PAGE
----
Saving Energy through People
One of the most important energy efficiency measures is training. You could save up to 30% on your utility bills.
Energy efficiency is not an end in itself; it is a method of reducing the energy used whilst a system is in use. The most efficient use of energy is not to use it in the first place. This has to be the starting point in achieving energy reduction. Without human intervention there is no energy use and whilst this sounds simplistic the human factor is very often undervalued.
Latest development in behavioural change can help your business to engage with your staff so they become active players in reducing operating costs while improving sustainability credentials, all this with no capital outlay and no interruption of day-to-day business.
Day 1 - 16th November
An explanation of why human factors are critical to the effectiveness of energy reduction strategies. A description of the challenges... Read More »
The Low Energy Company (LEC) 1 Energy Awareness training course is a course developed by the Energy Managers Association (EMA)... Read More »
An Energy Manager performs an essential role in ensuring a company or organisation meets its energy, carbon and water reduction... Read More »
- Lord Rupert Redesdale CEO - Energy Managers Association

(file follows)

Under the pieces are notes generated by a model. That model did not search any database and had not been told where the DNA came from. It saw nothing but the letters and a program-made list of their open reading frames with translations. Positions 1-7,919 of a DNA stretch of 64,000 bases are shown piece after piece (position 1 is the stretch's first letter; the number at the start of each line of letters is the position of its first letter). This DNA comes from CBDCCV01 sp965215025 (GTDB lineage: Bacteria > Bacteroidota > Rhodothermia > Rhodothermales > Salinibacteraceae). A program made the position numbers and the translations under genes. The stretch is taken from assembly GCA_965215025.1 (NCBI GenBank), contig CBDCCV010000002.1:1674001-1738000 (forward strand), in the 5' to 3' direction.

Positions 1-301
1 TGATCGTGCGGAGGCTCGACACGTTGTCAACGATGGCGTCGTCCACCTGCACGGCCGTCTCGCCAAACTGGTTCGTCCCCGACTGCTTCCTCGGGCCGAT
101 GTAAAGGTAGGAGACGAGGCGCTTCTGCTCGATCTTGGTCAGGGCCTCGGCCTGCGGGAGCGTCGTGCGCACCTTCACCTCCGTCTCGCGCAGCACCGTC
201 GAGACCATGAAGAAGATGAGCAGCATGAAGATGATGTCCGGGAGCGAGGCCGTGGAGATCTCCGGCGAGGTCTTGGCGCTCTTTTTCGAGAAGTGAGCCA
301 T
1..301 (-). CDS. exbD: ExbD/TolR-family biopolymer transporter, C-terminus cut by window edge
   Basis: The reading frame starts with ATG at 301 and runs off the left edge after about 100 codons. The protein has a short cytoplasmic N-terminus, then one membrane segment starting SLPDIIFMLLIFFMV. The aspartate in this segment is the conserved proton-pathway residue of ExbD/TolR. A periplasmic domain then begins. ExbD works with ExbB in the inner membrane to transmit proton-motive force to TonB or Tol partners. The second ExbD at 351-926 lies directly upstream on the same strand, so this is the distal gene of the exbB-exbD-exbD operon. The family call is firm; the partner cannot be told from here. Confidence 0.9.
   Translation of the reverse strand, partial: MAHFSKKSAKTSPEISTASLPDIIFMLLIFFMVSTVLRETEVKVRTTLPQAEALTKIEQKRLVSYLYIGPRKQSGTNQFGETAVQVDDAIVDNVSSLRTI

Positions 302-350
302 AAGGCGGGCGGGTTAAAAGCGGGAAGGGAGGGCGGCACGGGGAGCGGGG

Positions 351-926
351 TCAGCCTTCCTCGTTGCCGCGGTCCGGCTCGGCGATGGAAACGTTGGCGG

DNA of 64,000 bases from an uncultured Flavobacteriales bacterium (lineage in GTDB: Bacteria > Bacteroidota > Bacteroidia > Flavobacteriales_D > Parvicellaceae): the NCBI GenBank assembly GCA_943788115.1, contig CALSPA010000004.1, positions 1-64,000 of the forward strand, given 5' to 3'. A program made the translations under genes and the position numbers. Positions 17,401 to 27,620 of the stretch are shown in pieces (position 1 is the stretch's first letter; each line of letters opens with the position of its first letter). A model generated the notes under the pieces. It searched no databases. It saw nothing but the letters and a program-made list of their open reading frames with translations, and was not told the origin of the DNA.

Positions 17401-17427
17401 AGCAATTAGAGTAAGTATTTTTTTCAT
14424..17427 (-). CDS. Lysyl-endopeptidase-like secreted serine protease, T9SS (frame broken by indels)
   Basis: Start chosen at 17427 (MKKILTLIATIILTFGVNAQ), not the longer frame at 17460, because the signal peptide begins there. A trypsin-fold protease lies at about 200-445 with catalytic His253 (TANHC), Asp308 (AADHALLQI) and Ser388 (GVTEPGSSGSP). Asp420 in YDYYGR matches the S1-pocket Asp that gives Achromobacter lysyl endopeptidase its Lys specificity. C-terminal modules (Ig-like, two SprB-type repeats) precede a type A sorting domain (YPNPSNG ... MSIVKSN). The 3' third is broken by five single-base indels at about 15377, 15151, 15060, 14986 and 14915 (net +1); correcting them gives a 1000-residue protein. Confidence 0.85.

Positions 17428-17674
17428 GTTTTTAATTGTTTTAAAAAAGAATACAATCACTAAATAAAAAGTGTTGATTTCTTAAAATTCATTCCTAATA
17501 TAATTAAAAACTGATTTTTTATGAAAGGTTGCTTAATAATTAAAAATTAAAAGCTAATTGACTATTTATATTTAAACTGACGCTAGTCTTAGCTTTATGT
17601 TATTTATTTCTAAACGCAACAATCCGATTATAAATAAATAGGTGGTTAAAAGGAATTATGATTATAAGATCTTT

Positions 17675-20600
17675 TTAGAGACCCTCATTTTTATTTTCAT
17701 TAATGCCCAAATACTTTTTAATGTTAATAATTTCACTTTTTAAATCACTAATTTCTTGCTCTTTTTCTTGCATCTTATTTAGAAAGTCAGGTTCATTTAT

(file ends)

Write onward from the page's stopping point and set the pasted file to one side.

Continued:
Monitoring of Business Energy Performance for Fit-out Redevelopment Potential and Behaviour Change – a case study
In 2014, Heathrow’s Terminal 2 Retail Fit-out Sustainability Project won the ‘Most energy efficient project of the year’ at the... Read More »
- James Brittain CEng MEI MEng MSc Energy Management Director - The Discovery Mill
Day 2 - 17th November
NG Bailey, the UK’s largest independent engineering, IT and facilities services business, has worked in partnership with Land Securities to deliver an... Read More »
The session will cover: Introduction to Unite Students Overview of our Up to uS Responsible Business Strategy Detail of our... Read More »
In principle most people think saving energy is a good idea. But things get in the way – budgets, timelines... Read More »
- Joanna Marshall-Cook Energy and Sustainability Manager - University College London